For fun, Marni and Kris watch TV, videos, and DVDs together, go out for dinner, go to the zoo, go on vacations, and laugh together. “Most of the time on Sundays we’re together,” Marni says. “We go to breakfast, then we’re out and about, to Target or whatever. I love spending Sundays with Kris.”
“She’s someone who’s funny, someone I really care about,” says Kris. “She’s a warm-hearted person. It’s fun to have her around.”
Several years ago, Marni and Kris saw a counselor again. “We were fighting,” Marni says. “We still fight sometimes, but as long as we respect each other’s differences, things are okay.
“Some things aren’t important to Kris, but they’re important to me,” she adds. “He hates sports, but I like sports. Sometimes we fight when Kris doesn’t like something I like. I came from a family where certain things weren’t said. Like opinions. You don’t always have to express them.”
For her part, “I try not to do things that annoy Kris. But sometimes I can’t help it, like the dizziness problem which has been going on for a year.”
“Marni gets dizzy every night,” says Kris. “I want her to sit down, so she doesn’t fall down and hurt herself. But she doesn’t listen half the time. When she cleans, she gets dizzy. It’s not safe to be cleaning when you don’t have balance.”
About two years ago, Marni was actually on the verge of leaving Kris.
“It was pouring rain, and we were nitpicking with each other,” Kris remembers. They left their apartment to go to the movies, but “I got on the subway, and she missed it.” (Kris always walks about a block ahead of Marni, who walks slowly.) “I went home, and she said ‘I’m leaving you.’”
“I was really mad at Kris,” Marni says. “I was going to just get out of this marriage. I never quite figured out where I was going to go. Luckily, we got help just at the right time.”
My mother remembers Kris calling on the phone, crying. Kris’s mom got involved, also.
“My mother-in-law spoke to me, and we went out to dinner that night, just Kris and I,” Marni says. “We talked about our lives together, and how much we meant to each other, and most importantly how much we loved each other.”
Kris says that marriage for him has been about learning to compromise, and not taking it personally if Marni’s in a bad mood. A sense of humor has been essential to their marital happiness. “If you’ve got problems, talk them over,” Kris advises, “but not on the Jerry Springer show.” They celebrate their tenth wedding anniversary this year.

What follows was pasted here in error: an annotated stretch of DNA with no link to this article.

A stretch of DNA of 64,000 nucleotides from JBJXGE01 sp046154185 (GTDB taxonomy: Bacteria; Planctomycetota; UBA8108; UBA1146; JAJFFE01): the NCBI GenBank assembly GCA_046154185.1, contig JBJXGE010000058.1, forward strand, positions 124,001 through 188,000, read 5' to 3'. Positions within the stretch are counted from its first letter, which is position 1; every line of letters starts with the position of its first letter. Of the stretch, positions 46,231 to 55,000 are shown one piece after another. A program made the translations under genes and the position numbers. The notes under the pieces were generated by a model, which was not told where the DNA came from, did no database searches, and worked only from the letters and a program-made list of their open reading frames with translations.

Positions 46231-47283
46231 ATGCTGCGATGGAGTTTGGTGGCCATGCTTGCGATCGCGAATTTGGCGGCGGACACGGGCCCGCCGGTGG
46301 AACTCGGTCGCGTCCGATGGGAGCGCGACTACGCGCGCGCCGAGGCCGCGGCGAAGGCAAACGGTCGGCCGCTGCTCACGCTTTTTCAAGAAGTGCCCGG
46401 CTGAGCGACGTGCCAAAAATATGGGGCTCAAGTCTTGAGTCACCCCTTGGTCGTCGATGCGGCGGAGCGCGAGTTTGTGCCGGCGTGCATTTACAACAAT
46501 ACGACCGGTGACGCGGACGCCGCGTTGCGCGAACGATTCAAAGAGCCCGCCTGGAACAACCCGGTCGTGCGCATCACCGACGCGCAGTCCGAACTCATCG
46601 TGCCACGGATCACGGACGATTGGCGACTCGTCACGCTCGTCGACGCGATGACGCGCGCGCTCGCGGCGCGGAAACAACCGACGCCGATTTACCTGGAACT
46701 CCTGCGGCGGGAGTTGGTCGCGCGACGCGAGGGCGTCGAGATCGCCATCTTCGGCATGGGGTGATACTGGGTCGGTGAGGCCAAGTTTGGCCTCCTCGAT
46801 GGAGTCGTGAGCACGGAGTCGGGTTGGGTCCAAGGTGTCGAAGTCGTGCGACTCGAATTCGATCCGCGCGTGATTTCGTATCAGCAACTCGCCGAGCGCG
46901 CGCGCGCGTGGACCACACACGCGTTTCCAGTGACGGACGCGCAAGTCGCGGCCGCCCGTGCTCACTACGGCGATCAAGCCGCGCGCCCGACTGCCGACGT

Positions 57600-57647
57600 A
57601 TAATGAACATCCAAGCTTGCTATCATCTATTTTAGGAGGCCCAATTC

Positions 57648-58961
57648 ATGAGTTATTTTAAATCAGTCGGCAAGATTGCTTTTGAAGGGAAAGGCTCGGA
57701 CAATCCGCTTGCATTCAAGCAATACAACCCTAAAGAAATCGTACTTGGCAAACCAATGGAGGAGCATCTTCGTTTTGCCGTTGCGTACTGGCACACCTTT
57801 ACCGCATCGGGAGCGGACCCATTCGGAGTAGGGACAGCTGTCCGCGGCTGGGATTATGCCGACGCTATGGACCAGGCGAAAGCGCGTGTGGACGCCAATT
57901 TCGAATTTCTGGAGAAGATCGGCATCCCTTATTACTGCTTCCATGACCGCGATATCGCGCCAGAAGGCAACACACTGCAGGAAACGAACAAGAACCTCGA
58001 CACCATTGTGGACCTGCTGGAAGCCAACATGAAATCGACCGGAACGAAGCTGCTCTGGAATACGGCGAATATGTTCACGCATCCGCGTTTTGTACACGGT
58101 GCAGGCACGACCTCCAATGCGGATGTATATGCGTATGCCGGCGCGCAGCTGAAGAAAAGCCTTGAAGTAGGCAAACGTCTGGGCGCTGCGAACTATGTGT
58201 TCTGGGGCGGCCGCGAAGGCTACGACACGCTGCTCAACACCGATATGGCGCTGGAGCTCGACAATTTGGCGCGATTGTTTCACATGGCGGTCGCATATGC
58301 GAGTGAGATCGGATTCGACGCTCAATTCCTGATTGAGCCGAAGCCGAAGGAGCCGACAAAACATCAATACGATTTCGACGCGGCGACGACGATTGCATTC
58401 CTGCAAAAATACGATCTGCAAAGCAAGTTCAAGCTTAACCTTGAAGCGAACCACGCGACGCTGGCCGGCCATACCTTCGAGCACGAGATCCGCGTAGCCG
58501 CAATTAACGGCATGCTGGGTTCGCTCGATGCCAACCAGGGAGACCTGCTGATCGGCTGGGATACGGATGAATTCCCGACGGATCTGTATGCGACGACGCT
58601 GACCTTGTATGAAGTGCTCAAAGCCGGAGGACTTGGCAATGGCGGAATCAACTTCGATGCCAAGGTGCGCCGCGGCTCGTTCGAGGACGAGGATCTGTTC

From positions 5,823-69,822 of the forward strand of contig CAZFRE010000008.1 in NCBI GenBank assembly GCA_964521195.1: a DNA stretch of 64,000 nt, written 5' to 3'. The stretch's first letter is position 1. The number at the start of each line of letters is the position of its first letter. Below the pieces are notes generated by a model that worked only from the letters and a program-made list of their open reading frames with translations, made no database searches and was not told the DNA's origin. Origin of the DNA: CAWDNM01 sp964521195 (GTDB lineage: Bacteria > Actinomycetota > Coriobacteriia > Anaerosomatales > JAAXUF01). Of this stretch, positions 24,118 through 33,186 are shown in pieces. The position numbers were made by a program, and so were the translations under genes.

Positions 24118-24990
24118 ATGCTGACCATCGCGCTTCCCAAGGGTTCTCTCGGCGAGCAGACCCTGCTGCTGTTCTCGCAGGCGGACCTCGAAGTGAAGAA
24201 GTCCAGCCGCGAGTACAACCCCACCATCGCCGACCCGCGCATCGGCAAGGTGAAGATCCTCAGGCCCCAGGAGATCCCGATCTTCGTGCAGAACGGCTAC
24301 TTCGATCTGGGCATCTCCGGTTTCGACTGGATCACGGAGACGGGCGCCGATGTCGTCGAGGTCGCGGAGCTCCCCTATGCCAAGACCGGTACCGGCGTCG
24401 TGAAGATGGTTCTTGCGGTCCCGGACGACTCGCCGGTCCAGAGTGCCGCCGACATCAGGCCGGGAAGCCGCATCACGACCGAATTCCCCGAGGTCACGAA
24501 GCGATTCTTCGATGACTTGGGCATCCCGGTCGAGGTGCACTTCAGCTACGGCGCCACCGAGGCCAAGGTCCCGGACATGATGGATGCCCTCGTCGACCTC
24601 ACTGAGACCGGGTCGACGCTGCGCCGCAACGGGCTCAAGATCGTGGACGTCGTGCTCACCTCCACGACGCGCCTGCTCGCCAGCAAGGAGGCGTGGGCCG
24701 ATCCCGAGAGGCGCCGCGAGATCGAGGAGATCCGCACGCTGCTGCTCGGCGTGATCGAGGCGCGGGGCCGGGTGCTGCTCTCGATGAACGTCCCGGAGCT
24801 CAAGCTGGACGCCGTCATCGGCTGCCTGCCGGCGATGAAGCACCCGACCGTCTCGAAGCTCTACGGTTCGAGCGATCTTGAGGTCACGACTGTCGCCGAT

Note: The author, Nancy Fliesler, made a 47-minute documentary about Marni and Kris called Lifestyles of the Poor and Unknown, which has screened at film festivals and conferences around the country. For information, to purchase the film on VHS see www.nansonaproductions.com and click on 'Lifestyles,' or email email@example.com. For information on booking Marni and Kris for speaking engagements, see www.nansonaproductions.com/lifestyles/project.asp.
|Nancy Fliesler is a freelance producer, editor, and writer specializing in science, medicine, mental health, and environmental issues. Lifestyles of the Poor and Unknown, drawing on her family’s experience, is her first film. She has worked for ABC News in the medical unit of Dr. Timothy Johnson, where she produced spots for Good Morning America; as a production manager and Avid editor for the Boston-Based Mental Illness Education Project; and as an associate producer of educational television programs about physics, geared to teachers, for the Harvard-Smithsonian Science Media Group. She recently managed production of the children’s fantasy film, Act Your Age! |
Fliesler holds a B.A. from Oberlin College (Phi Beta Kappa) and an M.S. in science and medical journalism from Boston University.